PIN Apollo Theatre
A West End Theatre - Louis XIV Style
The West End`s Apollo Theatre is a Grade II listed theatre, on Shaftesbury Avenue in the City of Westminster, London. Designed by architect Lewin Sharp for owner Henry Lowenfield, it was the fourth legitimate theatre to be constructed on the street and was specifically designed to house musical theatre.
The Apollo Theatre has a first floor central loggia, inside there is a three galleried auditorium with elaborate plasterwork. The theatre seats 796, and the balcony on the 3rd tier is considered the steepest in London.
The Apollo`s doors opened on 21 February 1901 with the American musical comedy The Belle of Bohemia. The production was followed by John Martin-Harvey`s season, including A Cigarette Maker`s Romance and The Only Way, an adaptation of Charles Dickens` A Tale of Two Cities. This was followed by a series of Edwardian musical comedies produced by George Edwards. These did not find much success, and the theatre was taken over by impresario Tom B. Davis, who brought a number of variety acts and plays to the theatre during his tenure. However for a theatre that had been designed for musicals, its full potential was not being met.
The Apollo Theatre was the first in London to be built in the Edwardian period, it was renovated by Schaufelberg in 1932, and a private foyer and ante room were installed to the Royal Box. The sculpted work on the stone fascia is by T. Simpson, the building is of plain brick to the neighbouring streets.
The Stoll Moss Group purchased the Apollo Theatre in 1975 and sold it to Andrew Lloyd-Webber's Really Useful Group and Bridgepoint Capital in 2000. Nica Burns and Max Weitzenhoffer purchased the theatre and several others in 2005, creating Nimax Theatres, which still owns the venue.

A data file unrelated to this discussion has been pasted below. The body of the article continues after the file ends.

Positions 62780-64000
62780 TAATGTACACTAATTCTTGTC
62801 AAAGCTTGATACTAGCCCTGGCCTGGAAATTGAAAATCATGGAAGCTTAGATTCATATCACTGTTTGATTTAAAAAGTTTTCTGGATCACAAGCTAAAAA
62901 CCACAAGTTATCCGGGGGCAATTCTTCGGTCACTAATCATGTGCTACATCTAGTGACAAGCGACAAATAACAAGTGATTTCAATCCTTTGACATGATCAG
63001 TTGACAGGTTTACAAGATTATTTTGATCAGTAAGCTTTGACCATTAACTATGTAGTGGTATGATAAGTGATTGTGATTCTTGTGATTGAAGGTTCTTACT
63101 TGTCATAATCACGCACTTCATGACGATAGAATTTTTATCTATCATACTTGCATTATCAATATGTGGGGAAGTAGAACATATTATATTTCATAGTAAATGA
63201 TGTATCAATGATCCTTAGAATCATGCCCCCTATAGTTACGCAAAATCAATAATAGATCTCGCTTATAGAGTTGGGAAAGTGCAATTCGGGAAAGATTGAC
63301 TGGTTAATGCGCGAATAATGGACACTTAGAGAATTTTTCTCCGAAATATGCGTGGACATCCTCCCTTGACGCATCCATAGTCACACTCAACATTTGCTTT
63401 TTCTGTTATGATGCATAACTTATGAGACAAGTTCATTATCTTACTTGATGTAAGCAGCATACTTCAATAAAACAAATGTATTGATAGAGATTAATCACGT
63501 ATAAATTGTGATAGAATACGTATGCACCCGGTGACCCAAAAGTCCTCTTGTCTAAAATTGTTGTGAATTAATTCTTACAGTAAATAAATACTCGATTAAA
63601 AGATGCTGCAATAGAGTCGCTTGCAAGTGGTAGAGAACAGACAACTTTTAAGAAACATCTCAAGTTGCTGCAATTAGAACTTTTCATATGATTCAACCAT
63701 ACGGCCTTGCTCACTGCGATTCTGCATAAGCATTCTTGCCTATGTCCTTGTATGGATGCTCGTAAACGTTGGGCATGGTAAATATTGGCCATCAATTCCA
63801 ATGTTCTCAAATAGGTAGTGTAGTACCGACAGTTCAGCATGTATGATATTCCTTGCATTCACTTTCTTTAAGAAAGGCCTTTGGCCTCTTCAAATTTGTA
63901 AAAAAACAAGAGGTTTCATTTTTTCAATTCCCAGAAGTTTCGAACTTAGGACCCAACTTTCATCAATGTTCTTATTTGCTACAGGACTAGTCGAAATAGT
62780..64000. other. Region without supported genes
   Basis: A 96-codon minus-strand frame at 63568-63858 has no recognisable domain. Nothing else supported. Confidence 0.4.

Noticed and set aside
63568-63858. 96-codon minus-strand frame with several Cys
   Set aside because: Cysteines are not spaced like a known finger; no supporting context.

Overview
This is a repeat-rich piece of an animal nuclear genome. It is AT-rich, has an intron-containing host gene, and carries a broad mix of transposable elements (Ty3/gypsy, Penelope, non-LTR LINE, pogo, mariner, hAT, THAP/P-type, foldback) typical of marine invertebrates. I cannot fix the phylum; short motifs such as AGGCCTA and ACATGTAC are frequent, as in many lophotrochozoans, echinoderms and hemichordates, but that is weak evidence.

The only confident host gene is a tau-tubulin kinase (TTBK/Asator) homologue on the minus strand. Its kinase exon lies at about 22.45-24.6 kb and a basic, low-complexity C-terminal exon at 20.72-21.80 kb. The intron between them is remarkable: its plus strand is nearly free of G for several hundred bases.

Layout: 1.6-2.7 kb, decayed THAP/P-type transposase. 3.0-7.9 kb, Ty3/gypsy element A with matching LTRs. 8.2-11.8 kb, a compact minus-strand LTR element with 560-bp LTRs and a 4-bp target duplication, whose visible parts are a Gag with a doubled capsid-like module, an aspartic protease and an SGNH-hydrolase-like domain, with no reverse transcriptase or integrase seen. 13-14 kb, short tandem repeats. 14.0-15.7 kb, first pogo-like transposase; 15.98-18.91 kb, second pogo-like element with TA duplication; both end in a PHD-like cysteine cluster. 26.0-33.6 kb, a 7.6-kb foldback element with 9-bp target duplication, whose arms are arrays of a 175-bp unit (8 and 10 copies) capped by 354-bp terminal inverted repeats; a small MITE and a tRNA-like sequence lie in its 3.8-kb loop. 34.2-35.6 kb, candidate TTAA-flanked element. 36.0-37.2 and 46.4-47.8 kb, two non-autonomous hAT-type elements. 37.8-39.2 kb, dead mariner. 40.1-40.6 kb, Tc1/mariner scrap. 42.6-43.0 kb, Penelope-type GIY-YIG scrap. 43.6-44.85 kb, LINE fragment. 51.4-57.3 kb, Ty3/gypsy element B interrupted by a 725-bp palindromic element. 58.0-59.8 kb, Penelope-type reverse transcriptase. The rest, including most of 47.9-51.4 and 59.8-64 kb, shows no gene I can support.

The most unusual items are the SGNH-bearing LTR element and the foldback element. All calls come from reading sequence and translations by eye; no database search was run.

The Apollo is an absolute Victorian gem, handsomely decorated in red and gold, with an abundance of golden cherubs and feeling like the inside of a velvet trimmed treasure chest. Seats, if a little snug, are comfortable, with a good angle and excellent views to the stage. Staff are charming, friendly and helpful.
How to get there:
For those arriving at the Apollo by train, the nearest railway station takes the form of Charing Cross. Then, if the London underground is utilised to get to the venue itself, the nearest tube station is Piccadilly Circus followed by Leicester Square. Oxford Circus and Tottenham Court Road are also within relative proximity.
As public transport is the best way of travelling in the centre of London, audiences may also choose to travel by bus, in which case a number of services operate in the area. Then if patrons choose to travel by car, there is an NCP at Newport Place and Denman Street, plus council-run car parks at Poland Street and China Town. Two parking bays can also be accessed on Winnett Street.
- , Theatreland
- , Downtown Westminster